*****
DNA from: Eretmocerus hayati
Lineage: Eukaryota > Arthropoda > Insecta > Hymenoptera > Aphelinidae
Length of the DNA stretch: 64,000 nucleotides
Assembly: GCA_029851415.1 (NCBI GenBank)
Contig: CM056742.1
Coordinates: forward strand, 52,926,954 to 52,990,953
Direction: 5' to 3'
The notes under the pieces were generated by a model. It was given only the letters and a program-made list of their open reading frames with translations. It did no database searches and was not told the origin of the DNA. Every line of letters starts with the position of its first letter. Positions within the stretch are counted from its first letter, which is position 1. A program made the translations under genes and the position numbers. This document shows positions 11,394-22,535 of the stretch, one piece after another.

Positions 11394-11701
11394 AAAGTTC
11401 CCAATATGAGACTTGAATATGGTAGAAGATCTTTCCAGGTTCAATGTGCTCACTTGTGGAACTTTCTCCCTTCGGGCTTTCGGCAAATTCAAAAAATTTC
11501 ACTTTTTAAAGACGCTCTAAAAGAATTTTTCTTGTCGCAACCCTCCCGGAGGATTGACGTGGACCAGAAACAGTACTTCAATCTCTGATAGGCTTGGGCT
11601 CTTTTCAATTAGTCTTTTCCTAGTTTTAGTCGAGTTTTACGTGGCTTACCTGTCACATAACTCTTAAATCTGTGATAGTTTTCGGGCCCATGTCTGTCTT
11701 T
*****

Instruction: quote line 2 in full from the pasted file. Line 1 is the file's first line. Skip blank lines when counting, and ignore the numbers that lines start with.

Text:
Lineage: Eukaryota > Arthropoda > Insecta > Hymenoptera > Aphelinidae